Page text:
Europa Uomo’s unique study examining quality of life after treatment for prostate cancer
The EUPROMS study (Europa Uomo Patient Reported Outcome Study) is the first ever prostate cancer quality of life survey conducted by patients for patients.
Based on nearly 5,500 responses from two online questionnaires answered by men with prostate cancer across Europe and beyond, it provides a new perspective. Most other quality of life studies are conducted by and with doctors in a clinical environment, when patients are visiting for treatment or check-ups. The EUPROMS questionnaires were completed by men in their own time, in the comfort of their homes, meaning they had more time to consider their answers and might have felt more at ease to say how they really feel.
The survey findings here present an overview of what EUPROMS discovered, and are designed for a general, rather than a scientific, audience. They are a “snapshot” picture of what quality of life issues are being experienced by men with prostate cancer at a particular point of time.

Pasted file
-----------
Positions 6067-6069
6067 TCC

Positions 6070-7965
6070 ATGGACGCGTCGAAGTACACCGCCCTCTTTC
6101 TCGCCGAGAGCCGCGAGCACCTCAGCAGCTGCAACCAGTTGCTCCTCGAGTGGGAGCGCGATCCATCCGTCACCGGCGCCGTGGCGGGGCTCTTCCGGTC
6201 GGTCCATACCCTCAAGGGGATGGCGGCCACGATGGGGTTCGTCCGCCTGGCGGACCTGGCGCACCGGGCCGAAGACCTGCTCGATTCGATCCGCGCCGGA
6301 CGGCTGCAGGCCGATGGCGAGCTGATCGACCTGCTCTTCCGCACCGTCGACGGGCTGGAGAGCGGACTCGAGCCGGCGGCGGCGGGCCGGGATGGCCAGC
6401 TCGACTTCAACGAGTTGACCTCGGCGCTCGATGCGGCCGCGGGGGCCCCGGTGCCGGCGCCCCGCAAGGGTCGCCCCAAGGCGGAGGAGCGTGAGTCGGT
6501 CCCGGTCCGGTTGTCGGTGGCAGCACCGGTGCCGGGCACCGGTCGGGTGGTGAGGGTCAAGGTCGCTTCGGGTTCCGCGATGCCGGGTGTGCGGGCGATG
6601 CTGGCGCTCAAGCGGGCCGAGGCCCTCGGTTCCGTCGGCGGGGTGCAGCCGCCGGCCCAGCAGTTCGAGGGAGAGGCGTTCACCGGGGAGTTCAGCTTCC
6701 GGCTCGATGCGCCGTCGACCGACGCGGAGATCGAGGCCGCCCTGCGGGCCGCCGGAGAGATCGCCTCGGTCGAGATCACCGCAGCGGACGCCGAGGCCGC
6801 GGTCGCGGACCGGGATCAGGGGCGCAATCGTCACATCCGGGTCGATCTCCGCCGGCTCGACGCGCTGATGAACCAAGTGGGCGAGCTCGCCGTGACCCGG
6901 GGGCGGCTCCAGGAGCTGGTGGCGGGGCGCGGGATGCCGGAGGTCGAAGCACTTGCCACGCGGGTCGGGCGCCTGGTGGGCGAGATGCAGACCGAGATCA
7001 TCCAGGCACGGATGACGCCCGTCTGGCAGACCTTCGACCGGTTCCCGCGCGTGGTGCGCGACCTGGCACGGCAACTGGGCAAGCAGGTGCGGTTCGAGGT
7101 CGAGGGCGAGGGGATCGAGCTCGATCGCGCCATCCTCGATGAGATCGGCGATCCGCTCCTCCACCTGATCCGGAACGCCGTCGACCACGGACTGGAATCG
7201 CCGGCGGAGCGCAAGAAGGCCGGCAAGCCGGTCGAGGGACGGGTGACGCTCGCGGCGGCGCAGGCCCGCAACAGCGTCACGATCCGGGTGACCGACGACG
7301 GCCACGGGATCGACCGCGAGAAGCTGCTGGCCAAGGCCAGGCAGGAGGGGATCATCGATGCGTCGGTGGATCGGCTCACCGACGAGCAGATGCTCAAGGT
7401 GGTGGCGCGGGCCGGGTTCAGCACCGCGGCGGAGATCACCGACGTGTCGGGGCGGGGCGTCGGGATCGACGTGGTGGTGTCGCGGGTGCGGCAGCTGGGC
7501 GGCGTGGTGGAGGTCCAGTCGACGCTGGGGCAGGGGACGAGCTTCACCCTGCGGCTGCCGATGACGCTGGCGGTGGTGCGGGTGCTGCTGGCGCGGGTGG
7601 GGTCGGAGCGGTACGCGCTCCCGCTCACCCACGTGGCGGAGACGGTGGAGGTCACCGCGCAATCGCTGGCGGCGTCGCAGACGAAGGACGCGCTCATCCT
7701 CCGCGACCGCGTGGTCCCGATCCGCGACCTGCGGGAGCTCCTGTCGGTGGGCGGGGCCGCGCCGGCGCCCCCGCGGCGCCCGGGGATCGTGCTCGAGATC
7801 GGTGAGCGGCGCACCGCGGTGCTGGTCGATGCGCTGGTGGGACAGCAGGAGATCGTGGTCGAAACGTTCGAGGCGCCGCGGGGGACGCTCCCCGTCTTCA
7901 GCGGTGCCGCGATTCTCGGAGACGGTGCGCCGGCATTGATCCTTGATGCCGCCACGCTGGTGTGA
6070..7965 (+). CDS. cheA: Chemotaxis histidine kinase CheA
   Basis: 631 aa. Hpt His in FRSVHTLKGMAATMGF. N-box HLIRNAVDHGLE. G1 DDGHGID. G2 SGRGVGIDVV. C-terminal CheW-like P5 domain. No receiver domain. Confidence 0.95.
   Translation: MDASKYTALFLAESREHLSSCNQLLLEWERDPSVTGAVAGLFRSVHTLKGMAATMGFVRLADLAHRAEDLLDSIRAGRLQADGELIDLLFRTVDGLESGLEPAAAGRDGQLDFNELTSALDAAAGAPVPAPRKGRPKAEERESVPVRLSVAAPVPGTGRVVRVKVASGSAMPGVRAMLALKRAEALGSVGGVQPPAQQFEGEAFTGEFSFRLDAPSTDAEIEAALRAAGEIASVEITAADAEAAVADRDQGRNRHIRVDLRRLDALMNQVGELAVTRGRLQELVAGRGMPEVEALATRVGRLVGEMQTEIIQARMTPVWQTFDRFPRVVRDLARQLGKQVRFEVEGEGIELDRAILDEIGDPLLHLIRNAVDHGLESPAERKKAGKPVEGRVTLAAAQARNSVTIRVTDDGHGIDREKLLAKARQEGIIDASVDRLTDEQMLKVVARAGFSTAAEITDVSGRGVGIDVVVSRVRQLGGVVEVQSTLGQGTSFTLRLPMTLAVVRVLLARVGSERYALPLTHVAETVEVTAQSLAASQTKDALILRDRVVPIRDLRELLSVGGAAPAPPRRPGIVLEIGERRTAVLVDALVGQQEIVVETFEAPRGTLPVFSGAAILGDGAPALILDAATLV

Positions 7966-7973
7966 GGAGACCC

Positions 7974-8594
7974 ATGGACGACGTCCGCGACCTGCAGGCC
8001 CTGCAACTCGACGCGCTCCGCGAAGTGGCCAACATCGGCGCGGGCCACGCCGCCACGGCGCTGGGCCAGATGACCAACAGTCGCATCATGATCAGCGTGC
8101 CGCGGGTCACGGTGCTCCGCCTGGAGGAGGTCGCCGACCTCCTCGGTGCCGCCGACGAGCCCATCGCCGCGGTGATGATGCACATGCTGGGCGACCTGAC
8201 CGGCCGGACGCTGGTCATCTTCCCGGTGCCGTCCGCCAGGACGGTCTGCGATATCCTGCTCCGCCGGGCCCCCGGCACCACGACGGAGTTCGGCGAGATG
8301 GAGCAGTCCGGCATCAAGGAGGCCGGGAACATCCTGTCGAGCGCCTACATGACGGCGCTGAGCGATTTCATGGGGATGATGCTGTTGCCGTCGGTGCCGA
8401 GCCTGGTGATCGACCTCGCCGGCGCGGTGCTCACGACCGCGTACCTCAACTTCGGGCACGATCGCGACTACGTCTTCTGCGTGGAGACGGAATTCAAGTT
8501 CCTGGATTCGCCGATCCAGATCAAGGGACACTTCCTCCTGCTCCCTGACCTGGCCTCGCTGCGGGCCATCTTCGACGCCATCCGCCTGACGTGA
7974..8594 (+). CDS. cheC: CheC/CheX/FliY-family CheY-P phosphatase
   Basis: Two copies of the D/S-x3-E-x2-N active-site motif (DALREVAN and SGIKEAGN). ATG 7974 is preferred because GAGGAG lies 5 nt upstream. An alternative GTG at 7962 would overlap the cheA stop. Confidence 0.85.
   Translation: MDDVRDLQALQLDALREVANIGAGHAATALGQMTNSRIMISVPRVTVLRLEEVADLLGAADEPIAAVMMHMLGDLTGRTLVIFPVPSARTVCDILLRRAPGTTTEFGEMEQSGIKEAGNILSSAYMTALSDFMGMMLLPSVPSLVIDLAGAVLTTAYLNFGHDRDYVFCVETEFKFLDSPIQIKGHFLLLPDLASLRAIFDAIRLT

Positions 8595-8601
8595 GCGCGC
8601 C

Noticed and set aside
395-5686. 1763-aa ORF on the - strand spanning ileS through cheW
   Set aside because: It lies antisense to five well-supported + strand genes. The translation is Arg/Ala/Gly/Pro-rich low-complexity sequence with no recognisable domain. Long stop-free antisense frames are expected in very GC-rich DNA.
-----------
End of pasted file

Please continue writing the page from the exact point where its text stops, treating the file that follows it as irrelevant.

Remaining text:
The findings provide information that may:
- help patients and their doctors make decisions about treatments
- help in campaigning for early diagnosis of prostate cancer and promoting approaches such as active surveillance
You are welcome to publicise the results or charts without permission, but they must always be credited to Europa Uomo’s EUPROMS study.
About the questionnaires
- Two separate online surveys, conducted in 2019 and 2022
- For all men who have received treatment for prostate cancer
- Both used questions based on validated quality-of-life questionnaires: EPIC-26 and EORTC-QLQ and EQ-5D-5L
- Available in 19 languages
- Responses were anonymous
About the respondents
- 5464 responses from 32 countries
- Average age: 70
- Average age at diagnosis: 64
- 82% live with a partner
- Most had had surgery as first treatment (see chart below)
About the analysis
- Data analysed by Professor Monique Roobol and her team at Erasmus University Medical Centre, Department of Urology, Rotterdam
- Some of the findings here are based on raw survey responses and statistical significance has not been calculated or displayed
- The findings may help provide vital information for clinical decision-making
General findings about quality of life
Taken overall, respondents’ quality of life is comparable to the general population. But some aspects of life are much better than others.